Fast Food Outlets - these modern franchised outlets such as Kentucky Fried Chicken, Nando's, Pizza Huts, Burger King, McDonald's, Kenny Rogers Roasters, and other 'migrant' food joints need little introduction. Pricewise, they can be pretty competitive and all are airconditioned. In Kuala Lumpur, you may find some homegrown varieties such as Jake's Place, Marrybrown, etc. Check them out, too, and you will be surprised at how good they are.

Restaurants - these are categorised according to Chinese, Indian and Malay food, halal, non-halal, etc. Quite a number of foreign restaurants have also made their way into the Kuala Lumpur food scene, so don't be surprised to find a kebab, pasta and biryani joint located amidst a row of local restaurants. For the comfort and specialised menus, food can be a little bit more expensive and bills may include service and Government tax.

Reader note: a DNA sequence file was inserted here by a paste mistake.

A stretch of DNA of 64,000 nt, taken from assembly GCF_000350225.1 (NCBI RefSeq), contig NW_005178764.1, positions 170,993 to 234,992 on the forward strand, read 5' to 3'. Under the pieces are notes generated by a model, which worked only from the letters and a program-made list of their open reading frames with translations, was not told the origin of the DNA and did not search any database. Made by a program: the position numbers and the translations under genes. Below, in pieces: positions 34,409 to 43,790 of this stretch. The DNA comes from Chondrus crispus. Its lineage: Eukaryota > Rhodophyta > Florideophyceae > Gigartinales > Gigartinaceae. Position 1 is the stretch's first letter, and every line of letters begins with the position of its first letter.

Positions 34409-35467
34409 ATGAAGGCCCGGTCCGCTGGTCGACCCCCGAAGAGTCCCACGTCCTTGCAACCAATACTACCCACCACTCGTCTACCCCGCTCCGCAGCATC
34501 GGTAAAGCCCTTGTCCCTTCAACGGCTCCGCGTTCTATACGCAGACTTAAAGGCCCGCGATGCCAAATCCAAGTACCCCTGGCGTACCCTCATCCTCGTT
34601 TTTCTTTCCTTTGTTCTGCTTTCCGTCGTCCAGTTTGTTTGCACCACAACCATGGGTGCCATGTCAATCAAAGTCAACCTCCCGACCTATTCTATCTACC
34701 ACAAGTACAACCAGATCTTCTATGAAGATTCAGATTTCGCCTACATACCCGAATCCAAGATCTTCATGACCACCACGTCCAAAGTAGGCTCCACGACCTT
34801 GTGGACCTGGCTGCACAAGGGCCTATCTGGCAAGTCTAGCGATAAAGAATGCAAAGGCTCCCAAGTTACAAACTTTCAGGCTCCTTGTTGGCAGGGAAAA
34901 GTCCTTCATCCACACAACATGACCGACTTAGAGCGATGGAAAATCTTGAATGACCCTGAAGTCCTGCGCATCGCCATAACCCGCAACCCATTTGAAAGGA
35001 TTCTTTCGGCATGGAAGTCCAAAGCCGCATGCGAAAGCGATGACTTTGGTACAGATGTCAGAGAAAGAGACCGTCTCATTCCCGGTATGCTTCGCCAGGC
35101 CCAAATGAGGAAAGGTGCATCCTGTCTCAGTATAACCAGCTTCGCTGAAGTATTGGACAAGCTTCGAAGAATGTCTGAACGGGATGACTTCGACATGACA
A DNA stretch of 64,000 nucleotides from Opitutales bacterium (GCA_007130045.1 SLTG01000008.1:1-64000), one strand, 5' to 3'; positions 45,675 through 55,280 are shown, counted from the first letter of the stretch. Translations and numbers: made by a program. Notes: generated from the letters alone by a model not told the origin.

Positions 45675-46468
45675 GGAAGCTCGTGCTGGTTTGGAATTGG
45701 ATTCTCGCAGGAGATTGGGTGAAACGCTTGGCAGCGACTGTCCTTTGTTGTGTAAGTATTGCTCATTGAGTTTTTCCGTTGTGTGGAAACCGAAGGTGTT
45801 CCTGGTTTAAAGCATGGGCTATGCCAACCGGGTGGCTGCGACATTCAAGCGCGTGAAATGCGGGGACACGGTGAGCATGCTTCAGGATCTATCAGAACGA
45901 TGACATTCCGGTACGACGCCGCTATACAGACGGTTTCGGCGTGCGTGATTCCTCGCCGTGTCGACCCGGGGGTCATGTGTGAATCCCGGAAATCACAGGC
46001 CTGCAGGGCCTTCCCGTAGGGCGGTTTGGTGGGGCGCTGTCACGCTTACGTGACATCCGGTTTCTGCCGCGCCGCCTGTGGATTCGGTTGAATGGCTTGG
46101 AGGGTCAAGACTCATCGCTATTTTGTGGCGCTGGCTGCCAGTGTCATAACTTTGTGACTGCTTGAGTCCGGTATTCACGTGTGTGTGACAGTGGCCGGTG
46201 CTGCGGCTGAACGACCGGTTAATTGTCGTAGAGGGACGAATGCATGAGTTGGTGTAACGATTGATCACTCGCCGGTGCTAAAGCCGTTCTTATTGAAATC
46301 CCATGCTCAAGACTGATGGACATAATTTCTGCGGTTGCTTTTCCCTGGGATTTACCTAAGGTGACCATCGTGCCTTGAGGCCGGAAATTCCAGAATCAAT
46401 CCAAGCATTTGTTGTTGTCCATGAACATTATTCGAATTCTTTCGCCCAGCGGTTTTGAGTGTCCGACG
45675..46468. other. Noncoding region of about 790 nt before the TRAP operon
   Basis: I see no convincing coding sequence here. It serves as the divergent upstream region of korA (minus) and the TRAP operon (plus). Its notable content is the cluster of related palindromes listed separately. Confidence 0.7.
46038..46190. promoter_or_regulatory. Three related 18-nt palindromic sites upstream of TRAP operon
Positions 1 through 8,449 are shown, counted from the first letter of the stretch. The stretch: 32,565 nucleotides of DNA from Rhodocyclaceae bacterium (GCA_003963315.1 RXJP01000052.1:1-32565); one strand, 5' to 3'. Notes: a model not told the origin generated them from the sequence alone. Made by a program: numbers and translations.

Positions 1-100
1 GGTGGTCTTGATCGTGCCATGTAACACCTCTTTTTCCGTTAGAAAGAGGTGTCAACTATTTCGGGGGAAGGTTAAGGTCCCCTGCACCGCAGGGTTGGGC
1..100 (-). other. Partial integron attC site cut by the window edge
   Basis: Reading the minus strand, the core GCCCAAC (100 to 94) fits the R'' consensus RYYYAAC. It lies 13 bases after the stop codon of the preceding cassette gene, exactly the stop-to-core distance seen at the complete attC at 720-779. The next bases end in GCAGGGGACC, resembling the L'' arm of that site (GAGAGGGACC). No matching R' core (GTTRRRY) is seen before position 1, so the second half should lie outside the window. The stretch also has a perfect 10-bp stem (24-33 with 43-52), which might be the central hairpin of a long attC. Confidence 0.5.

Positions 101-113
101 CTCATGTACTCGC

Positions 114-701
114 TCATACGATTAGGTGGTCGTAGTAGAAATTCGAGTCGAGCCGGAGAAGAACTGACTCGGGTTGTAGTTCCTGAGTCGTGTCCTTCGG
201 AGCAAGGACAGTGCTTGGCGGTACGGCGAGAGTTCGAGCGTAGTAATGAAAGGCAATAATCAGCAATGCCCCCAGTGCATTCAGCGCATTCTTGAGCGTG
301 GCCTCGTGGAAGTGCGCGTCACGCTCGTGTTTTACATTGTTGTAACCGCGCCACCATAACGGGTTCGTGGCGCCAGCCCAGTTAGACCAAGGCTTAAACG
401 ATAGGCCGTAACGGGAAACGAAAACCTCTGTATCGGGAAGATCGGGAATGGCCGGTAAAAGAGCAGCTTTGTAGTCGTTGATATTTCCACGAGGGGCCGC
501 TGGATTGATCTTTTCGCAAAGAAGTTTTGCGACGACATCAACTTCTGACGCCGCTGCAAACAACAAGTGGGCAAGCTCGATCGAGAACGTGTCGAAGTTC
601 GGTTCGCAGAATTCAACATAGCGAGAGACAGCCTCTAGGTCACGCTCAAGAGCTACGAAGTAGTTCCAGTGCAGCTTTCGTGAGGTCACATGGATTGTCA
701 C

Mamak Restaurants - You can't miss them when you are in Kuala Lumpur - their yellow and bright signages say it all. The Mamak (Indian Muslims) Restaurants are the pioneers of 24-hour dining in Kuala Lumpur. They usually serve 'halal' food for breakfast, lunch, dinner and suppers. Comfort level is basic and food is cheap. In Kuala Lumpur, you find many of them sporting giant TV screens for their diners to watch the latest news or sports programme. During major soccer tournaments, these restaurants are packed with soccer fans throughout the night to watch live telecasts on satellite TV. Note that beer and other alcoholic drinks are not served here.